#2 Stay Hydrated: During fasting periods, make sure you drink plenty of water, black coffee, or unsweetened tea to stay hydrated. However, avoid drinks with calories, as they can break your fast.
#3 Prioritize Nutrition: Use your eating windows to consume nutrient-dense foods. A diet rich in fruits, vegetables, whole grains, lean proteins, and healthy fats will fuel your body and help you feel satiated.
#4 Monitor Your Body: Listen to your body and observe how it responds to intermittent fasting. If you feel excessively fatigued, dizzy, or otherwise unwell, reconsider your fasting schedule or consult a healthcare professional.
#5 Pair it with Exercise: Incorporating regular physical activity can enhance the benefits of IF, but remember to schedule your workouts around your eating periods for optimal energy.

At the end of the day, IF isn’t just about weight loss – it’s about embracing a pattern that might help us tune in to our bodies’ natural rhythms, leading to improved health and well-being. And isn’t that what we’re all really after?

References and Further Reading

Mentioned in the article:

  1. Johns Hopkins Medicine: Intermittent Fasting: What is it, and how does it work?
  2. Harvard Health Publishing: Intermittent fasting: The positive news continues
  3. Cell Metabolism: Fasting, Circadian Rhythms, and Time-Restricted Feeding in Healthy Lifespan
  4. American Journal of Clinical Nutrition: Energy expenditure and body composition changes after an isocaloric ketogenic diet in overweight and obese men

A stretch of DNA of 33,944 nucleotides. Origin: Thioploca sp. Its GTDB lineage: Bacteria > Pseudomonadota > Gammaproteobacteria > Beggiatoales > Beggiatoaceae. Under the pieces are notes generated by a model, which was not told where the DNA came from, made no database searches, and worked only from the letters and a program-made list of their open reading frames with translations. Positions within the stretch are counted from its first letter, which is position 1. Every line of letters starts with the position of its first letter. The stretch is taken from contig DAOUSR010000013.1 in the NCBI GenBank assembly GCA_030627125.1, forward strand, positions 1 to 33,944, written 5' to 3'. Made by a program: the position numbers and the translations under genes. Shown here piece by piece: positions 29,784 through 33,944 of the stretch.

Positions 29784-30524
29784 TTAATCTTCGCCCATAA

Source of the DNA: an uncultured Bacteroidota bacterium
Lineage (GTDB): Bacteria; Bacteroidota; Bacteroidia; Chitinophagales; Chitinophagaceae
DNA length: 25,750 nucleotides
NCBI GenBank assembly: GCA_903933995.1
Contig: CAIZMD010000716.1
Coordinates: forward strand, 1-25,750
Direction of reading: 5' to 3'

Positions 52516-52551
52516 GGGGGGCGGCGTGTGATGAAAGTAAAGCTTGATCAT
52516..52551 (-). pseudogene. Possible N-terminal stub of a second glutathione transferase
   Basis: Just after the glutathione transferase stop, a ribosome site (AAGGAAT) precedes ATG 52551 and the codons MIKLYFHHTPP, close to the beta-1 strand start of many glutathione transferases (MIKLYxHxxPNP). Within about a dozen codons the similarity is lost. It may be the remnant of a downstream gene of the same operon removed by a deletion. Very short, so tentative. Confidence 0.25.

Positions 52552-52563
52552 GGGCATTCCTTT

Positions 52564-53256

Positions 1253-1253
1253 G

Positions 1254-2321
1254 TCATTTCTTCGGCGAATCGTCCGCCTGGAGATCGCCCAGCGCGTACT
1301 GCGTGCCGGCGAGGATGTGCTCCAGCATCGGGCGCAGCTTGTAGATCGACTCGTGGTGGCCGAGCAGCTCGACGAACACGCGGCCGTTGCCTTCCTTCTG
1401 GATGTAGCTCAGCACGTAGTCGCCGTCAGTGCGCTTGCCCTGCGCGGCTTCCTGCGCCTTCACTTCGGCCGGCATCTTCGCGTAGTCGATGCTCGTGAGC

1. Complete Guide To Fasting: Heal Your Body Through Intermittent, Alternate-Day, and Extended Fasting by Dr. Jason Fung. A comprehensive guide to the science and methods of fasting, from a doctor who has used the practice effectively with his patients.
  2. The Obesity Code by Dr. Jason Fung. While not exclusively about fasting, this book provides valuable insights into weight loss, including the role of insulin resistance and the benefits of intermittent fasting.
  3. Delay, Don’t Deny: Living an Intermittent Fasting Lifestyle by Gin Stephens. This book is a practical guide to intermittent fasting, with a focus on how to incorporate fasting into a busy lifestyle.


  1. The Intermittent Fasting Podcast by Melanie Avalon. This podcast offers practical advice and scientific insights about intermittent fasting and overall health. (Spotify / Apple Podcasts)
  2. Fasting Talk with Jimmy Moore – A podcast where hosts discuss fasting, its benefits, and how to practice it. (Apple Podcasts)
  3. The Dr. Gundry Podcast – Dr. Steven Gundry often discusses the topic of intermittent fasting and its effects on health and longevity in his podcast. (Spotify / Apple Podcasts)

  1. Back in my day, we simply had three square meals a day, and that seemed to work just fine. But now, apparently, it’s all about restricting your eating window and going for long stretches without food.

Leave a Reply

Your email address will not be published. Required fields are marked *

Related Posts